French Headscarf Ban Becomes Law (2004)
It was on this date, March 15, 2004, that French President Jacques Chirac signed a law banning large symbols of religious affiliation in public schools. Known in most of the news outlets outside of France as the “French Headscarf Ban,” the law restricts, in public primary and secondary schools, any visible religious symbols such as Muslim head scarves, Sikh turbans and Jewish yarmulkes, but exempts small Christian crosses and small Stars of David. Because nuance is as foreign to Americans as white bread is to the French, these distinctions were seen by many in the U.S. and around the world as discriminatory against French Muslims – even as French natives view Muslim religious garb as “un-French,” but Americans are not shy about prescribing what is un-American.
In order to understand the law, a little background in French history is required. Until the French Revolution of 1789, the Roman Catholic Church wielded major influence over the monarchy and the peasantry (that is, most of the people of France), and was consequently grossly corrupt and unconscionably deaf to the plight of the subservient class. The Revolution did not kill the churches so much as put the clergy in its proper place: a strict laïcicité, or secularism, was imposed on society – in fact, it was so easily imposed that some scholars doubt the depth of the hold Christianity had on French society in the first place – and enormous church assets were auctioned off to retire the debts that led to the Revolution. One might ask why it was necessary for the churches to be so wealthy, but that is a subject for another time.
Separation of church and state was codified into French law in 1905. This separation is truly egalitarian: religion is neither forced nor favored; neither is atheism promoted. Indeed, left to themselves, without clerical coercion, the French abandoned the churches in droves.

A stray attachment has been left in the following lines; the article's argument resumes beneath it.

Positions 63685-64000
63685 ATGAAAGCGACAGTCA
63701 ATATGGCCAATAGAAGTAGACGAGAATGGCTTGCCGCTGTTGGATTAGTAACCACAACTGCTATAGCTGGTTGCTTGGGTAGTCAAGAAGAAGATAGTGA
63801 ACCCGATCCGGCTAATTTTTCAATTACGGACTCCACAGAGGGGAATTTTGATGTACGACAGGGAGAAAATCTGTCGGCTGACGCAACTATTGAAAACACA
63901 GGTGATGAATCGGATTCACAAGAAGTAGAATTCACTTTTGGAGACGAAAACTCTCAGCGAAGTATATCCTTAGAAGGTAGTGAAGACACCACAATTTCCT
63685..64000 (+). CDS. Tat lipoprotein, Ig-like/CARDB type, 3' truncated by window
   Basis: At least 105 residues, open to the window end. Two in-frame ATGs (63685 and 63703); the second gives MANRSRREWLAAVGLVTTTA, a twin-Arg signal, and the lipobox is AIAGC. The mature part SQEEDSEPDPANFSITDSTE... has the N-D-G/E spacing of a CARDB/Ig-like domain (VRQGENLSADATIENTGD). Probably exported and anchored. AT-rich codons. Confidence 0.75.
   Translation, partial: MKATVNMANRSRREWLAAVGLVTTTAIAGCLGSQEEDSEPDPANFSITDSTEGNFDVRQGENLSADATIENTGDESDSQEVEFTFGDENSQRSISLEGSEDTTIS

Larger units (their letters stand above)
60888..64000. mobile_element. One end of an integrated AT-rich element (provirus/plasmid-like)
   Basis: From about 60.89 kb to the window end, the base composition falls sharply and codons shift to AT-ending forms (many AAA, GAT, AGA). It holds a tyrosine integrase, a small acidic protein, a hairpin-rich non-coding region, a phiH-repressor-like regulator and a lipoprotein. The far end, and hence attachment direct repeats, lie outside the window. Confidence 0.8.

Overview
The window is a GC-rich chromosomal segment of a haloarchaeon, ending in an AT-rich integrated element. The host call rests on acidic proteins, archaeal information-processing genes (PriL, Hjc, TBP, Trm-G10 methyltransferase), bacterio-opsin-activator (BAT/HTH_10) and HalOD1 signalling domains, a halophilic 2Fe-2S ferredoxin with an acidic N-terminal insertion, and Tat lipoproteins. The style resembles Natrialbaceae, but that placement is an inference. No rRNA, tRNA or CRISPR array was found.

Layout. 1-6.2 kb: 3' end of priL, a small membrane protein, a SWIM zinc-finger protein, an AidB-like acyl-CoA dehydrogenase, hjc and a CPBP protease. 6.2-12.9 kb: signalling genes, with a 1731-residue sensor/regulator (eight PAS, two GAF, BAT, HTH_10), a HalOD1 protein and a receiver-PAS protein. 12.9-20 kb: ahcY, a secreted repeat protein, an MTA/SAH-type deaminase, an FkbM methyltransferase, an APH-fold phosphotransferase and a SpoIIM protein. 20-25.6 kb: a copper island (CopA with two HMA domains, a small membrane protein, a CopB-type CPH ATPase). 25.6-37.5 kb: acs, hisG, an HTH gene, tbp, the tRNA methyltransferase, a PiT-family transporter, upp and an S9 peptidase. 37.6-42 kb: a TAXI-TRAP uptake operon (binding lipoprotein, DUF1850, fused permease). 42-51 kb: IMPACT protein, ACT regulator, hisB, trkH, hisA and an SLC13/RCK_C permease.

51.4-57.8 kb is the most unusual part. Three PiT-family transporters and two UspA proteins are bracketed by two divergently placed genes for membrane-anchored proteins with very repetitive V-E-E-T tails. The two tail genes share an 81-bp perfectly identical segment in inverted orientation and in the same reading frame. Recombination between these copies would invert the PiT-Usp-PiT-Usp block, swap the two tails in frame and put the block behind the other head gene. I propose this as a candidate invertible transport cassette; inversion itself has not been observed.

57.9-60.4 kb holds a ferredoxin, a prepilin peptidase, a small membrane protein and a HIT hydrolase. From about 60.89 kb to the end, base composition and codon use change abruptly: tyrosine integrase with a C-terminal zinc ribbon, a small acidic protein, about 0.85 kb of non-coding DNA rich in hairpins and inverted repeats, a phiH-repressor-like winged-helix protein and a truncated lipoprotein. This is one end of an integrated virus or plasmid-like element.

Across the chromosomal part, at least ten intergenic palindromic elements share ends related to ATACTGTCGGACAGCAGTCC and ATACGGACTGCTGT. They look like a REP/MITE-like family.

In July 2003, French President Jacques Chirac set up an investigative committee to make recommendations on the “problem of Islamic integration” into French society. The “Stasi Commission,” as it was called, headed by Bernard Stasi, published its report on 11 December 2003. The Commission’s report emphasized that publicly funded schools in France should train students for a professional career and to make them into good citizens of the French Republic. The wearing of headscarves (sometimes referred to as the hijab in both French and English – the word means “modesty”) in school started in about the 1980s in mainland France, but the increasing number of visible headscarves was taken as significant of a rise in extremist activity, in particular in poor immigrant suburbs.
Why do young Muslim women wear the headscarf? Some see it as a way to preserve their modesty. Some see it as a form of liberation form the sexualization of society. But many see the true reason, since no man wears one: as a patriarchal mandate to keep women hidden and subservient.
The law came into effect with the new school year on 2 September 2004 and caused a strong cry from Muslims all over the world. Not only were there protests in Paris, there were also protests in other European cities and other countries, especially Muslim countries, worldwide. But the objections are desperate special pleading: the French have the right to define what is French and what is not, the French have laws requiring the public sphere to be strictly neutral with regard to religion (with their own history on their side), and, what is most important, no society can survive if a minority can dictate policy to the majority.
Unless you are exceedingly arrogant, you do not emigrate to a new country and expect it to accommodate to you; you accommodate to it. And let this be an object lesson to those espousing the chimera of “multiculturalism”: the French have it right. There is one culture in France and it is French. Multiculturalism drives culture to its death.
Originally published March 2011 by Ronald Bruce Meyer.